LIVE REVIEW: Glassjaw at Center Stage

Glassjaw - Live at Center Stage
Photos by Moe Castro

“You don’t know! You don’t know! You don’t know!”

The crowd chanted in unison as the drum loop intro to “You Think You’re (John Fucking Lennon)” set off the show last Thursday at Center Stage. Slowly the boys came out one by one and the audience promptly lost their shit. As the first verse started with the huge, biting riff and manic vocals, it was a homecoming of sorts for me, both as a fan and as a musician. As a fan because they are one my top five favorite bands of all time, and they have the ability to take a man in his mid 30′s and make him behave like a 17-year-old rabid rock fan by singing and dancing his ass off. As a musician because not many bands are able to combine the technical with the emotional as well as Glassjaw does and my respect for them as players and songwriters was ratcheted up few notches by the end of the night.

The first three quarters of the set consisted of new material pulled from the Our Color Green EP released in January, as well as several selections from Worship and Tribute, including crowd favorite “Tip Your Bartender” steamrolling right into “Mu Empire,” just like on the record. I was also stoked to hear deeper cuts from the Worship sessions with “Convectuoso” and “El Mark” making a welcome appearance on the setlist. They also unleashed a blistering version of “Siberian Kiss,” the lone track they played from their debut LP, Everything You Ever Wanted to Know About Silence, which almost caused a goddamn riot.

A lot has changed in the near decade since the last time I saw them live. Aside from personnel changes, the musicianship is considerably better and performance-driven. Daryl’s stage presence is drastically different. No longer is he frantic like he’s suffering from tourettes. He’s still captivating as a frontman, but now he’s mellowed and turned up the sass factor. Which I have time for. His vocal performance was stellar. He’s one of the very few in the game that, within the same breath, can go from bloodcurdling screams to sounding like fucking Sade. Shit never ceases to amaze me.

Glassjaw - Live at Center Stage

The rhythm section was tight as a gnat’s ass. Manny’s tone was disgusting. He’s mastered the use of distortion for bass. Somehow it breaks up just right, but it still retains definition and you can understand everything he does. His clean tone was almost dub—fat and round with tons of bottom end like something out of the best-produced reggae. And Durijah Lang was a monster. He doesn’t hit especially hard, but he’s got control and meter, and he does all manner of polyrhythmic shit while still owning the pocket.

And Beck, of course, was Beck. He did what he’s always done: stand in front of his rig, head nodding, looking like a cocky bastard. But in a good way. He did impress me with his use of keys and baritone guitar, both of which are featured predominately on all the songs from the new EP, Coloring Book.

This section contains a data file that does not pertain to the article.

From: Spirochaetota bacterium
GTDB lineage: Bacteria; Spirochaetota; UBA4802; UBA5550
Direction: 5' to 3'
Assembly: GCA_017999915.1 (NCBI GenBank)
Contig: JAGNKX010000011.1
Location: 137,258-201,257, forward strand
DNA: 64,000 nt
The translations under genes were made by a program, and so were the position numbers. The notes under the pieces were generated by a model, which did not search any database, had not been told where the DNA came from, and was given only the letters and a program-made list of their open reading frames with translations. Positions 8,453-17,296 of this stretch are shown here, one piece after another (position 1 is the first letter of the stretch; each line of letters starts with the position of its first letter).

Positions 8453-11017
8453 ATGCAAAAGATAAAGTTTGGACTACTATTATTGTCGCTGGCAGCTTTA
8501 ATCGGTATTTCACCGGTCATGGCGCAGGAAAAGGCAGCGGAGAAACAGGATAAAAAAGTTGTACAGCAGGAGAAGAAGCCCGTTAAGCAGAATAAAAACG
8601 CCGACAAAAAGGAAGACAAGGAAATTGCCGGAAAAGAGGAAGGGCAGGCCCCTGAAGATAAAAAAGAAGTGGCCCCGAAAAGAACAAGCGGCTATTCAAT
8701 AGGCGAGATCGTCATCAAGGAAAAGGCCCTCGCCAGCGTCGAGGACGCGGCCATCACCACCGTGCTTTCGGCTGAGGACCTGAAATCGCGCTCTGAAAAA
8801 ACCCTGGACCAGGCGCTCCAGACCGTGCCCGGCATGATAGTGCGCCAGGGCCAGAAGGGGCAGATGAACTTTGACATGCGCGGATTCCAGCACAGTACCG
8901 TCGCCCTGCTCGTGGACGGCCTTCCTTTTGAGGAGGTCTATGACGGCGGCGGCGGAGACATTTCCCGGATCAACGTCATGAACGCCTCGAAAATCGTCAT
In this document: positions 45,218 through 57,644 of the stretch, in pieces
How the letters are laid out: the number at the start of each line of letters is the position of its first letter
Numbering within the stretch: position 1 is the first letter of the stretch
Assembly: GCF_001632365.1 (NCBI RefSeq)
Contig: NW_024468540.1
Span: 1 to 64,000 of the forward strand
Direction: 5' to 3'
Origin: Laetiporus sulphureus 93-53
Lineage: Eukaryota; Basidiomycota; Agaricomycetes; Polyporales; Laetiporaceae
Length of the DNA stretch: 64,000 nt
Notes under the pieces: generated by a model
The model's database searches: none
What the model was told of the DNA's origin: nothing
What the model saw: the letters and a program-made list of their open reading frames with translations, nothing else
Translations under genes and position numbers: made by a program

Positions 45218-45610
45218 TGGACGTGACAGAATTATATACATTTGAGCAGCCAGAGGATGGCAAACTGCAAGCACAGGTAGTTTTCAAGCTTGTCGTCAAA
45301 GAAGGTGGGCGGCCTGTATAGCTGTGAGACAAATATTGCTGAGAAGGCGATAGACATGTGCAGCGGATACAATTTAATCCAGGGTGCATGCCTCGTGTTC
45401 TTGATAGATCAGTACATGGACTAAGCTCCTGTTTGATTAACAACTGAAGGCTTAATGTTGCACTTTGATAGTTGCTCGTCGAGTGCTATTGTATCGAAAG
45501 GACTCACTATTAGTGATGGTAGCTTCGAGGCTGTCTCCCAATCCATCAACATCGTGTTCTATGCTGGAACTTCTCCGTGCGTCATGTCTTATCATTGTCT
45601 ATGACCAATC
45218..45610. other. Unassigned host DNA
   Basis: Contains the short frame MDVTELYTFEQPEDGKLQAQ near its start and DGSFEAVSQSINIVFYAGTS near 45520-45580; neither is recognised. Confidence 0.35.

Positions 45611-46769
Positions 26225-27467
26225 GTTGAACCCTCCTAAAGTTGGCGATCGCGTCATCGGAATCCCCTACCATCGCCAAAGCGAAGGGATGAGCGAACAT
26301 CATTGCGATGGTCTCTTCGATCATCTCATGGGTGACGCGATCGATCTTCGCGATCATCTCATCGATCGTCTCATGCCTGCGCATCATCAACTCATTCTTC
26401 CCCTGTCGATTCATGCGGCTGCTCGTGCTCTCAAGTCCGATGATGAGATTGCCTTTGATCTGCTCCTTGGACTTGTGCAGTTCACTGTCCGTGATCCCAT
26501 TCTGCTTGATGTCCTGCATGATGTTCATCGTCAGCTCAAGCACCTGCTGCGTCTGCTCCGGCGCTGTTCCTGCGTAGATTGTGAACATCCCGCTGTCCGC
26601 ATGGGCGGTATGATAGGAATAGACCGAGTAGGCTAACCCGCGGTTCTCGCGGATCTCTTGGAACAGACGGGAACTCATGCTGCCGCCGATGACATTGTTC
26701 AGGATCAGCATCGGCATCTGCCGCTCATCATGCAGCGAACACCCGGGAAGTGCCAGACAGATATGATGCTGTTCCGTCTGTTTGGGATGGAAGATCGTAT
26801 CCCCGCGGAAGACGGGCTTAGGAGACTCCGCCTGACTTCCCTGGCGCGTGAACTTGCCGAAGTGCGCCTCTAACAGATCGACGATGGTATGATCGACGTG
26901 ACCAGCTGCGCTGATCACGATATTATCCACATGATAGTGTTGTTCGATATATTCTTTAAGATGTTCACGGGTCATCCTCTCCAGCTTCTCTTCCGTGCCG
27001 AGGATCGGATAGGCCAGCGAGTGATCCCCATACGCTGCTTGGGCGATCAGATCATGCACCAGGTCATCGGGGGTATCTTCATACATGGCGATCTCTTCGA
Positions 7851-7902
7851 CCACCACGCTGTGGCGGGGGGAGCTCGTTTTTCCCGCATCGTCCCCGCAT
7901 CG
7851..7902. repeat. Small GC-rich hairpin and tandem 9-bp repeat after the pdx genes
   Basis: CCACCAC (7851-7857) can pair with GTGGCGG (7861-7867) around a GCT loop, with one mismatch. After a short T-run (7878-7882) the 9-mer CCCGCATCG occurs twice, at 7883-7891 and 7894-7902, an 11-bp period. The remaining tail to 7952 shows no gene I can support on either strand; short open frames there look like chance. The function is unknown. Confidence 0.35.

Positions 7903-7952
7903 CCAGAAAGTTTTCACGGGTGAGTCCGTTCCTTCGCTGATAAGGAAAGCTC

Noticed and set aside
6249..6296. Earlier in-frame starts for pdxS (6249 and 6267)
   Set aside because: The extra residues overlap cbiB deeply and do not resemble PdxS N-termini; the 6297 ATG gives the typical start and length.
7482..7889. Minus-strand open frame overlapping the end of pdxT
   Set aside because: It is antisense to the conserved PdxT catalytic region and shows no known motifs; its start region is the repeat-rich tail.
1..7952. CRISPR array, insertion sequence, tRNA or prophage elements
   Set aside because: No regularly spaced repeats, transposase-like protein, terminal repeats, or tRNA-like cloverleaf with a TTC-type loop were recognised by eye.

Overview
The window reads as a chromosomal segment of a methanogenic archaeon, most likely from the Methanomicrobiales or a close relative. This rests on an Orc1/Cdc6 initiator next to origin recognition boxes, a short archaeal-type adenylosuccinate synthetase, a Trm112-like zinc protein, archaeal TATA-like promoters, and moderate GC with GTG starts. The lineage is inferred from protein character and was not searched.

And that’s where we end—with the encore. The last quarter of the set consisted of Coloring Book in it’s entirety. The EP is quite a departure from the Glassjaw everyone knows and loves. It’s airy, ambient, and almost dancy at times. It still fits within the Glassjaw canon, it is indeed a natural progression and it’s well-executed, but it was also stuff that none of us had heard before. Ever. It felt like an odd choice to not intersperse these songs throughout the rest of the night. I feel all this music would have been much easier to digest had they revealed it small doses rather than in one extended mini-set. After three songs in, unrest was sweeping over the crowd like the goddamn plague. Folks were slack-jawed and frustrated. Belligerent even. By the end of the night the band had lost just about everyone. We were all sure they’d close with “Motel of the White Locust” or “Pretty Lush” to go out with a bang. We all wanted to get our faces ripped off one last time. That ain’t happened though. So I was disappointed and a bit perplexed upon exiting the venue and on the drive home. After all, it might be another ten years before I see them live again, if ever at all.

But Glassjaw knew exactly what they were doing. They were making a statement. The more I pondered it, the more I got it. This wasn’t about leaving a bad taste in anyone’s mouth. It never was. It was about being an artist and leaving people with the best example of the art they create. Kudos. Had I been in their shoes, I probably would’ve done the same. And that’s part of the reason I’ve not stopped replaying this show in my head over and over and over again.

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